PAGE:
Introduction

I watched these Philly kids kick a music box up and down Cecil B. Moore Avenue. They were having fun, but the ballerina inside was destroyed. Philadelphia is a music box with a dead ballerina inside it. There’s laughter in it too. And fight. Do you ever go through a movie phase when you can't shake the entire artifice of it all and the movie seems like the most wasteful undertaking ever and you start to feel sorry for everyone involved? Have you ever gotten to the point where you can’t stand the fiction’s non-fiction? It’s like you can feel everyone off-screen is against you by executing it on-screen? But then the phase passes and you sink more and you sink enough and it’s daily again. The poems by Ryan Eckes, Natalie Lyalin, Jenn McCreary, Frank Sherlock, and Carlos Soto Roman are about resuscitating the dead ballerina in the music box. For all of us. And for them this phase never passes.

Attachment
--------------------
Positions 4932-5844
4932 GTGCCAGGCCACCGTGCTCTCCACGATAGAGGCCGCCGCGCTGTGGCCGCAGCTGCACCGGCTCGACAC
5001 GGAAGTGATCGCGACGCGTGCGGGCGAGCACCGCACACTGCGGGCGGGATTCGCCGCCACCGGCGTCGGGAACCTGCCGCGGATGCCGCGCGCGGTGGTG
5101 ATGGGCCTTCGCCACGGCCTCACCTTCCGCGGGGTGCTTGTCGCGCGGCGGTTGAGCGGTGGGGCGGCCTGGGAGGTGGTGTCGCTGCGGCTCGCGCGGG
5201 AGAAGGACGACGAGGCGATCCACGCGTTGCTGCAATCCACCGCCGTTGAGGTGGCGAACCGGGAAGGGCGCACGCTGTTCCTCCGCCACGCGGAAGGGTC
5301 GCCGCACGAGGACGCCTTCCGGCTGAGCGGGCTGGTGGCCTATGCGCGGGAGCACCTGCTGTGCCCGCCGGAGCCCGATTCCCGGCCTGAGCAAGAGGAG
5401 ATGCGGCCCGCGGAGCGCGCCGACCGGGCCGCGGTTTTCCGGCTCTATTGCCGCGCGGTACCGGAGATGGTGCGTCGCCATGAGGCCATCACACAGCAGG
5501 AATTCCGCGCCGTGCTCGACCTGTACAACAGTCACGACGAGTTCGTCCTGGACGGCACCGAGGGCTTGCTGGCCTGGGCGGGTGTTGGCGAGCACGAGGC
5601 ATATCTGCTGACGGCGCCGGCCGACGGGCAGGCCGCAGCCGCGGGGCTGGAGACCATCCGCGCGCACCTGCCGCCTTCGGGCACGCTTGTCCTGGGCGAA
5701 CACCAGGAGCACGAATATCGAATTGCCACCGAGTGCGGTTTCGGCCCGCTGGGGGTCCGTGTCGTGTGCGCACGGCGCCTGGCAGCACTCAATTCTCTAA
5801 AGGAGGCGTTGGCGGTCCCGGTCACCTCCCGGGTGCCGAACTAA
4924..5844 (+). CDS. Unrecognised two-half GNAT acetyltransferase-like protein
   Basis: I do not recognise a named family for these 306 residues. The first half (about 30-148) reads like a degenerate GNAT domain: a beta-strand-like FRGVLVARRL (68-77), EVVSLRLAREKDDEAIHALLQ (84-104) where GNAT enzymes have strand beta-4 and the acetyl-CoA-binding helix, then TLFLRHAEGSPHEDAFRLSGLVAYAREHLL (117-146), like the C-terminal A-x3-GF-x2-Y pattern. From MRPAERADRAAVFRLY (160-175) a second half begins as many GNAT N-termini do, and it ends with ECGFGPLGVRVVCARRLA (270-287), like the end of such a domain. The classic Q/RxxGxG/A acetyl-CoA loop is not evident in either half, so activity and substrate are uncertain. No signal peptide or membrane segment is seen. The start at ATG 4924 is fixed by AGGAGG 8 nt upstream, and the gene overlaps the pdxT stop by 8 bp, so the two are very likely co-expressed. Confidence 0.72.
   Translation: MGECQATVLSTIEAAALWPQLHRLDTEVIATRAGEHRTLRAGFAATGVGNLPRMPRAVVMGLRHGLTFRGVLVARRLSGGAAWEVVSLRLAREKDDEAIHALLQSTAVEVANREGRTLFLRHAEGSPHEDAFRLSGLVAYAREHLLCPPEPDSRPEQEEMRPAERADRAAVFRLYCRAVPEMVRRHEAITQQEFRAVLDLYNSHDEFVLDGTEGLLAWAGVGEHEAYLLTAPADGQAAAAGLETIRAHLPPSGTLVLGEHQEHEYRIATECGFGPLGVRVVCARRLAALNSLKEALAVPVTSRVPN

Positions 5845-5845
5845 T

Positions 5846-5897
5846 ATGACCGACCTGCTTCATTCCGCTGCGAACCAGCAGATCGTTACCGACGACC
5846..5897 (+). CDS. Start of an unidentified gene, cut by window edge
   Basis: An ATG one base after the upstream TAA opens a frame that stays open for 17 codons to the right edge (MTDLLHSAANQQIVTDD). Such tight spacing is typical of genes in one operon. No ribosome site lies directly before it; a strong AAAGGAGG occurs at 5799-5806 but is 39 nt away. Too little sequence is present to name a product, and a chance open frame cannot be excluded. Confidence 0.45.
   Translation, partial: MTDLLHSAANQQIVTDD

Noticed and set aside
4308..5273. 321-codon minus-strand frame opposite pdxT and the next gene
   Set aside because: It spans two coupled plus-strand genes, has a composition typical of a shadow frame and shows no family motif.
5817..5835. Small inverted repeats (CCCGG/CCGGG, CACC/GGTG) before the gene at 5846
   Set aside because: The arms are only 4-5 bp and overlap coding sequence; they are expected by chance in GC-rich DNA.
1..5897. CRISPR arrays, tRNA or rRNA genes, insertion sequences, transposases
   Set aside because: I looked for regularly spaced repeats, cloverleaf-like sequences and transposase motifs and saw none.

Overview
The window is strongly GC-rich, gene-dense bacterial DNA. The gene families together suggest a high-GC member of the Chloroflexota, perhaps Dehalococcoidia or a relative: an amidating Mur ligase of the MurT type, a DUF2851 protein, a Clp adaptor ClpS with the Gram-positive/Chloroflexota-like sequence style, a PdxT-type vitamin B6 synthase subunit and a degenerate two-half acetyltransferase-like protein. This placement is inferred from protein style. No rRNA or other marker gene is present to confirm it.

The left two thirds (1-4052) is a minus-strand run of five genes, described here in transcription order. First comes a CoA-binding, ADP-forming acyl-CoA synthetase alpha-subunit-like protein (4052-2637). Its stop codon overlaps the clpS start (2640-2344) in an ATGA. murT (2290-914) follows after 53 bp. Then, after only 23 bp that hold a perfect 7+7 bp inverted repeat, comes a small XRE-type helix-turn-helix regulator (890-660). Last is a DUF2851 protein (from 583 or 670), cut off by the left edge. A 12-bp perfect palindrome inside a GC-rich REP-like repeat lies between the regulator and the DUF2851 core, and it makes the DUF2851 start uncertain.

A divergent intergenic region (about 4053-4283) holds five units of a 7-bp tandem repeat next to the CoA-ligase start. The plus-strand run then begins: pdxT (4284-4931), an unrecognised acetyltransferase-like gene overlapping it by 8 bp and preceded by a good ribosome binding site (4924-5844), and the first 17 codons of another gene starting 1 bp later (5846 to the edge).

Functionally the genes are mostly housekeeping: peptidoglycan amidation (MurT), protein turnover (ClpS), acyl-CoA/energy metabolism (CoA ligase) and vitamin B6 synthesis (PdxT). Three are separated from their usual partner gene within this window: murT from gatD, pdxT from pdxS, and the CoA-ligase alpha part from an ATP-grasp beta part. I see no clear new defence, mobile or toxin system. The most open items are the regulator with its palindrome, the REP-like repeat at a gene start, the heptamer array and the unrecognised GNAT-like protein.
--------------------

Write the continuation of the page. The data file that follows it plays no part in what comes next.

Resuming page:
Thank you to Anselm Berrigan, the Brooklyn Rail, and the readers for welcoming Philadelphia into your neighborhood.

—John Ebersole, poetry editor
The Philadelphia Review of Books

Contributor

John Ebersole

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